§ SIR JAMES ELPHINSTONE
asked the First Lord of the Admiralty, Whether a telegram has been received to the effect that the "Agincourt" has run ashore near Gibraltar, and that from the nature of the ground the vessel was in danger of being lost?
§ MR. GOSCHEN
, in reply, said, it was with the deepest regret he was compelled to state that the report was substantially correct. The vessel ran aground on the Pearl Rock, about five miles from Gibraltar, in broad daylight. As to the cause of the accident no information had yet reached the Admiralty; but there appeared to be no doubt as to the fact, which had filled the Board of Admiralty with apprehension for the safety of the vessel, that the Agincourt had grounded in two places. The following telegram had been received at the Admiralty, announcing the disaster—Agincourt aground in two places on southeast part of shoal, abreast second mast starboard side, and under engine-room port side; outer skin of latter bilged; double bottom of compartment full; ship's draught at low water this morning, 27 feet 6 inches aft., 20 feet 6 inches forward. Everything being removed as fast as possible. Am very doubtful as to possibility of her being saved without camels to lift her.If any further information should arrive in the course of the evening, he would make it known to the House. He was afraid that the vessel must depend on local resources for aid, as it would take five days before assistance could be sent out from this country.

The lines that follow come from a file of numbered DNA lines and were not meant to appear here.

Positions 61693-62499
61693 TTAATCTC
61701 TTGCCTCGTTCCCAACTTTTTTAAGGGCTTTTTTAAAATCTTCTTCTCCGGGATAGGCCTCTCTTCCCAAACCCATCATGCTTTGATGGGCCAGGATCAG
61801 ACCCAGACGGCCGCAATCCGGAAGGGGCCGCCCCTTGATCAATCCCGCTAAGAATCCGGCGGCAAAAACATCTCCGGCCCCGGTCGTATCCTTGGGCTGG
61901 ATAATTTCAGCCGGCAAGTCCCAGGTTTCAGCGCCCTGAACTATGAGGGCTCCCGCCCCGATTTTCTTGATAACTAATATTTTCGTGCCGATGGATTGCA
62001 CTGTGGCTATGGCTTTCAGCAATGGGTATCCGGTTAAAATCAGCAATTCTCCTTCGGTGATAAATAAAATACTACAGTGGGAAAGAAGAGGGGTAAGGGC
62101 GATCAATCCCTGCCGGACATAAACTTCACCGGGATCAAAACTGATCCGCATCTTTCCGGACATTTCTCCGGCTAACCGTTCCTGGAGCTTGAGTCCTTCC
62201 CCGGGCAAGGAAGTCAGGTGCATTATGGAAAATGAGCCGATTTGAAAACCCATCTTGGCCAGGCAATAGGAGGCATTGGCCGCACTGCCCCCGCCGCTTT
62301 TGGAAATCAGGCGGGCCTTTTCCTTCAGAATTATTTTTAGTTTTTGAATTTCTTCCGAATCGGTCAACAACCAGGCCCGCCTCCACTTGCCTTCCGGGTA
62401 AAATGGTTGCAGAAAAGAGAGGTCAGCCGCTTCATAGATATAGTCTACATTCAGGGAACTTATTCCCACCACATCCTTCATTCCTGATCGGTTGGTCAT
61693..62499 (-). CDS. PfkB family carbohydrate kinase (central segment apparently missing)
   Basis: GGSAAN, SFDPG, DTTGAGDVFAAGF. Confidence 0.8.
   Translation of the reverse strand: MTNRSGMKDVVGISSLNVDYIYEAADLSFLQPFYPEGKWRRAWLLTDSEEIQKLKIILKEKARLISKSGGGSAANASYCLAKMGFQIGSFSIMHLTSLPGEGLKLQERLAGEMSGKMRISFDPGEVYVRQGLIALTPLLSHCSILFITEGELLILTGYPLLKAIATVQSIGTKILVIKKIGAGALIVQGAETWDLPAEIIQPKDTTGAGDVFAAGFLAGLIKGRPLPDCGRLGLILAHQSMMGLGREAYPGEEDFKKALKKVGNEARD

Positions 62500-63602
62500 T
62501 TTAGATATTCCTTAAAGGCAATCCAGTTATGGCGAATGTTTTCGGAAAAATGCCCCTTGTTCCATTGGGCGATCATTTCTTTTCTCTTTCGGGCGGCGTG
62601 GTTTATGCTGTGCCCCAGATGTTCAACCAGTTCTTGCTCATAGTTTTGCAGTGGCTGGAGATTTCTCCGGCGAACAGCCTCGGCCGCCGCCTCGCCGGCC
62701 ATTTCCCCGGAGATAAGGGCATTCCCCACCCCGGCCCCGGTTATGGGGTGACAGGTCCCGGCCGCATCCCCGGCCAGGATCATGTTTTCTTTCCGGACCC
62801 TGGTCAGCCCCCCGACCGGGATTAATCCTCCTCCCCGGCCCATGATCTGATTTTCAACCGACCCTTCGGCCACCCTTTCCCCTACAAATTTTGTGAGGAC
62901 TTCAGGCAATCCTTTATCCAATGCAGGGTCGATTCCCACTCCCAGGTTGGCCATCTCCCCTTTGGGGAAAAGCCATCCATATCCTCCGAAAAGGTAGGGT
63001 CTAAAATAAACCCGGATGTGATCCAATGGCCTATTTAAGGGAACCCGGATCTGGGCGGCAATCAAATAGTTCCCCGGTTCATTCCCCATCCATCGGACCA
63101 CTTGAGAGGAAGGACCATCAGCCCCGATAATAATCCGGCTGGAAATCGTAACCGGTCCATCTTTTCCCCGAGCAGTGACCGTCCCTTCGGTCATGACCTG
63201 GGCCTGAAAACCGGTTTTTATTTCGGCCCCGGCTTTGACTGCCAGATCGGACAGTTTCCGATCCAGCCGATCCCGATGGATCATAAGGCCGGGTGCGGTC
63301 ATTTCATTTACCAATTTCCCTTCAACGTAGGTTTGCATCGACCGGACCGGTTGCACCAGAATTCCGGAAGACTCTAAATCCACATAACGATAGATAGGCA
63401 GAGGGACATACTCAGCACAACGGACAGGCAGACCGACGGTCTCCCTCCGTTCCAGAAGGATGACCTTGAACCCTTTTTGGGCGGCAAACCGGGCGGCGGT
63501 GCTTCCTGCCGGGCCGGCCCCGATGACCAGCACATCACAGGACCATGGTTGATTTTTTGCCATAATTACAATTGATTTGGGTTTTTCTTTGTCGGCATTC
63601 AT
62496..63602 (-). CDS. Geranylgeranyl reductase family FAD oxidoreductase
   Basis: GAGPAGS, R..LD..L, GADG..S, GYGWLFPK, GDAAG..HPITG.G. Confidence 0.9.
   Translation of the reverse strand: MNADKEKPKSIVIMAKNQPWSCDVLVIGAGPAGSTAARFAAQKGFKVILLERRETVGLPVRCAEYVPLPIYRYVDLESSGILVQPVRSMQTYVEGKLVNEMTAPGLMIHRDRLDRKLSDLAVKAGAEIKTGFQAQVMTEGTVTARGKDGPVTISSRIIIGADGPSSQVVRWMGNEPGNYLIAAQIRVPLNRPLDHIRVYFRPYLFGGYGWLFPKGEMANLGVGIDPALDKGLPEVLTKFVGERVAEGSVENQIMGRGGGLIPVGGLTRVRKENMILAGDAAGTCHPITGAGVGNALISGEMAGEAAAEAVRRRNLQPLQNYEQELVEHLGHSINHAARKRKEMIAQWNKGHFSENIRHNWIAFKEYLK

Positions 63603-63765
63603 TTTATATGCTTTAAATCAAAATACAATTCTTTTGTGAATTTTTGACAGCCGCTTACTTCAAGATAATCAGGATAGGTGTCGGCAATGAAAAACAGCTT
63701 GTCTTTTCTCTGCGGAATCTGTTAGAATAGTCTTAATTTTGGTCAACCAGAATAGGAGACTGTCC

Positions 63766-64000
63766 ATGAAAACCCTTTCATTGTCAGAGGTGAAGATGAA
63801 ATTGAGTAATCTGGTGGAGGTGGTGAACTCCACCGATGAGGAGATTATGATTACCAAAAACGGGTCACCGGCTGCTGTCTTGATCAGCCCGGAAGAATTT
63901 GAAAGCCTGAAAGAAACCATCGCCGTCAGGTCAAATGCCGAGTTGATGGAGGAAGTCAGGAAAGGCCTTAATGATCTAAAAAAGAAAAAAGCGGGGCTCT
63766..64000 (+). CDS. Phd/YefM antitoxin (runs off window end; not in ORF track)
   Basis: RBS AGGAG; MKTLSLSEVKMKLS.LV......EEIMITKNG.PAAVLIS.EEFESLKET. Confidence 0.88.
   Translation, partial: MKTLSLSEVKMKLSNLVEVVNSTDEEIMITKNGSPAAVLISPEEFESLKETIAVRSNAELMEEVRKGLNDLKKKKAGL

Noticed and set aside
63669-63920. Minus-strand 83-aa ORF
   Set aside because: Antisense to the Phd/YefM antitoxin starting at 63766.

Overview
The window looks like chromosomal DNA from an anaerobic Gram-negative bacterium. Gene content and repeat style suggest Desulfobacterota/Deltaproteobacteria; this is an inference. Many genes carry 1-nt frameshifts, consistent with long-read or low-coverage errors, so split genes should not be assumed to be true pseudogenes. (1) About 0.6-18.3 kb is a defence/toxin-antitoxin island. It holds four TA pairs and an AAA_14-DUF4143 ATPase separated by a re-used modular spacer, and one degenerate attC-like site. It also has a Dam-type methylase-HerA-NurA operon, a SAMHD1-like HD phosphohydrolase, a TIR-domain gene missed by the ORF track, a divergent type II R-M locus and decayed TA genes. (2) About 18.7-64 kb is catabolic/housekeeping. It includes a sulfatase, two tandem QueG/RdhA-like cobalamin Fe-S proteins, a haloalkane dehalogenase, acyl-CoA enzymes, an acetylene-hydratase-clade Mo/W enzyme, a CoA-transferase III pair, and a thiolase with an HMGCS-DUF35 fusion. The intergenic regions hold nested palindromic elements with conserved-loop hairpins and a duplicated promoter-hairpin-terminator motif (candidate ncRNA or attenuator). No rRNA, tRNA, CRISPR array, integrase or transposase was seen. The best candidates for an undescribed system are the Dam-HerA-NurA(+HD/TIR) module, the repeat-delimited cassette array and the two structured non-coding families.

§ MR. GOSCHEN
said, the telegram was silent on that point; but as the vessel had just left Gibraltar, and the accident occurred where the currents were very strong, the probability was that she was under steam.